With their warning bells and venom, rattlesnakes are often misunderstood, even though they actively avoid humans. This article helps us better understand the many types of rattlesnakes and promote conservation efforts.
Rattlesnakes are a type of venomous snake belonging to the Viperidae family. They specifically fall under the Crotalinae subfamily, also called pit vipers, along with other venomous snakes such as copperheads and cottonmouths.
These unique snakes are distributed into two genera: Crotalus and Sistrurus. The former usually grow larger and possess slightly broad-shaped heads. Meanwhile, the latter species are typically smaller, with rounded, smooth-scaled heads.
These snakes are distributed across the Americas, from southern Canada to central Argentina. However, most species live in the southwestern United States and northern Mexico.
Each rattlesnake species has adapted to thrive in diverse environments such as deserts, swamps, grasslands, forests, and mountainous regions. Although they are venomous serpents, not every rattlesnake bite is threatening to humans.
20 Types of Rattlesnake Species
1. Eastern Diamondback Rattlesnake (Crotalus adamanteus)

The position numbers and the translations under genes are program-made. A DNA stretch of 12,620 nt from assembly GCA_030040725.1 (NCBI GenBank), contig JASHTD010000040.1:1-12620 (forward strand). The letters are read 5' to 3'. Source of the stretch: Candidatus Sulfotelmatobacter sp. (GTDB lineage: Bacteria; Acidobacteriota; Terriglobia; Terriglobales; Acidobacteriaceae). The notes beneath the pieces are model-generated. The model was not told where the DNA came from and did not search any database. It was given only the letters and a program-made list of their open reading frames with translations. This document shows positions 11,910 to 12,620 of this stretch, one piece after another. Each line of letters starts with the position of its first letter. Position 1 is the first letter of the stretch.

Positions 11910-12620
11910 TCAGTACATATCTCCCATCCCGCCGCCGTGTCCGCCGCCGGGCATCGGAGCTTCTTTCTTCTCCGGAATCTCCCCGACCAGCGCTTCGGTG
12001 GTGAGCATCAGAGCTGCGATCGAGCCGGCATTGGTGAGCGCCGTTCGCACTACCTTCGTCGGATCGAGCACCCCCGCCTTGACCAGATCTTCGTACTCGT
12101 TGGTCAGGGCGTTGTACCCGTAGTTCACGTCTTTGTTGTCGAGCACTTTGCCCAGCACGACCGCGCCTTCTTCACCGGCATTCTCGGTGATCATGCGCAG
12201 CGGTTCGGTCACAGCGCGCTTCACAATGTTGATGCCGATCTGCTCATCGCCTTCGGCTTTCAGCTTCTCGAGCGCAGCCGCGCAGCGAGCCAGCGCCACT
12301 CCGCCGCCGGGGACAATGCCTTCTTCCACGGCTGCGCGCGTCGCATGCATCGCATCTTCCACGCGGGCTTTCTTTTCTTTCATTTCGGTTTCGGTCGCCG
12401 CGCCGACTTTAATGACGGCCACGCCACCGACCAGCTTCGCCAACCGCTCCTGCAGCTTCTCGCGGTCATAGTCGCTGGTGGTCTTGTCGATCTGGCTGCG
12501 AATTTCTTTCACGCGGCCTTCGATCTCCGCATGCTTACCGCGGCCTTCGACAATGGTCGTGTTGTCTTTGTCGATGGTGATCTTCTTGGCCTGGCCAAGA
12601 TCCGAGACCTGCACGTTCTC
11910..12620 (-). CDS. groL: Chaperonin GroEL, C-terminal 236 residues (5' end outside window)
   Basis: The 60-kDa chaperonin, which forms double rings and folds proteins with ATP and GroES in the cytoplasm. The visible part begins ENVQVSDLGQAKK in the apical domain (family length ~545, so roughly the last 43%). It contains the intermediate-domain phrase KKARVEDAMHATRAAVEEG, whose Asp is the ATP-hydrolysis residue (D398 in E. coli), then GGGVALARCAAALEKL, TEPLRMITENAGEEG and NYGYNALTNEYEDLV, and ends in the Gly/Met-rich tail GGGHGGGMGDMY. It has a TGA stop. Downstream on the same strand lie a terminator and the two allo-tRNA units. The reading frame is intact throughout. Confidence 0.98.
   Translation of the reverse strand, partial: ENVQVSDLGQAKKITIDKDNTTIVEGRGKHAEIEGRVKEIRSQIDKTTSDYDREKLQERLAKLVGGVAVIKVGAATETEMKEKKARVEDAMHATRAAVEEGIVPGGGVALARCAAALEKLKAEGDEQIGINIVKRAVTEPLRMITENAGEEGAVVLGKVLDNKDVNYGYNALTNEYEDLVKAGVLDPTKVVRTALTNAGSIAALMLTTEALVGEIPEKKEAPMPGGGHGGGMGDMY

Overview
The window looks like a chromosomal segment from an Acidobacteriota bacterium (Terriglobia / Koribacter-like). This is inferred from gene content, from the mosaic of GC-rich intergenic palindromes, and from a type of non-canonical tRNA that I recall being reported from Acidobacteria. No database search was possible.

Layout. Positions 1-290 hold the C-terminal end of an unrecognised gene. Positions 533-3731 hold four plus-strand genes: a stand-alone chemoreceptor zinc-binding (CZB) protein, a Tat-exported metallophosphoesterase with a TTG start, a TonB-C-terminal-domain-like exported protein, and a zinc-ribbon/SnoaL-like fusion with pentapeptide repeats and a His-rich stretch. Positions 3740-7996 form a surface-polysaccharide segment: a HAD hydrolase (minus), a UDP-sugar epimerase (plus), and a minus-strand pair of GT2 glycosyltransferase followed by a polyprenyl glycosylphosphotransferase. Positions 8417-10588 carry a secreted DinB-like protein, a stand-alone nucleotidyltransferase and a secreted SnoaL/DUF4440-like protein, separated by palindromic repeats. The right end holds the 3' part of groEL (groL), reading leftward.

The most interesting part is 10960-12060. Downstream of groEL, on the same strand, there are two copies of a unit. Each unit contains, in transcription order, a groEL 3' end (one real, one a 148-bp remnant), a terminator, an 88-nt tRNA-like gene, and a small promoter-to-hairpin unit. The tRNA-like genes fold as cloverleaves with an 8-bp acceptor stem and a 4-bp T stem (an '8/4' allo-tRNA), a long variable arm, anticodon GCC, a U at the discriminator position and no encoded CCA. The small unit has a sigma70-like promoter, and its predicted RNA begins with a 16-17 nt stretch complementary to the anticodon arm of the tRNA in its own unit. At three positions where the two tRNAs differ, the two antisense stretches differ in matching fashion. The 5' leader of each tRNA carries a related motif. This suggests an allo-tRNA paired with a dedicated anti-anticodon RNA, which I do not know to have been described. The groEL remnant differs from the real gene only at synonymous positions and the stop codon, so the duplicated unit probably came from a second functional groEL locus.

The Eastern Diamondback Rattlesnake is the largest species of rattlesnake in the Americas and the heaviest venomous snake.
It can grow to a maximum length of eight feet and has diamond-shaped dark brown, black, and yellow markings. Its head is triangular, with a dark stripe running through each eye.
They use their rattle at the end of their to hunt prey. Rattlesnakes of this kind are solitary creatures that seek out other rattlesnakes only during the breeding season.
2. Western Diamondback Rattlesnake (Crotalus atrox)
The Western Diamondback Rattlesnake is a rattlesnake living in the arid landscapes of the Southwestern United States and Northern Mexico. It is known for its diamond-shaped patterns and robust size, reaching up to 4 feet.
This type of rattlesnake earns its "coon tail" nickname due to its distinct tail pattern. The black and white banding resembles a raccoon's tail, hence the moniker.
The snake possesses a hemotoxic venom but uses it only when necessary. It is defensive and warns with its rattles before striking.
The snake is more active during cooler hours and feeds on small mammals, birds, lizards, and other snakes.
3. Mojave Rattlesnake (Crotalus scutulatus)
The Mojave Rattlesnake is a venomous snake in the southwestern United States and central Mexico.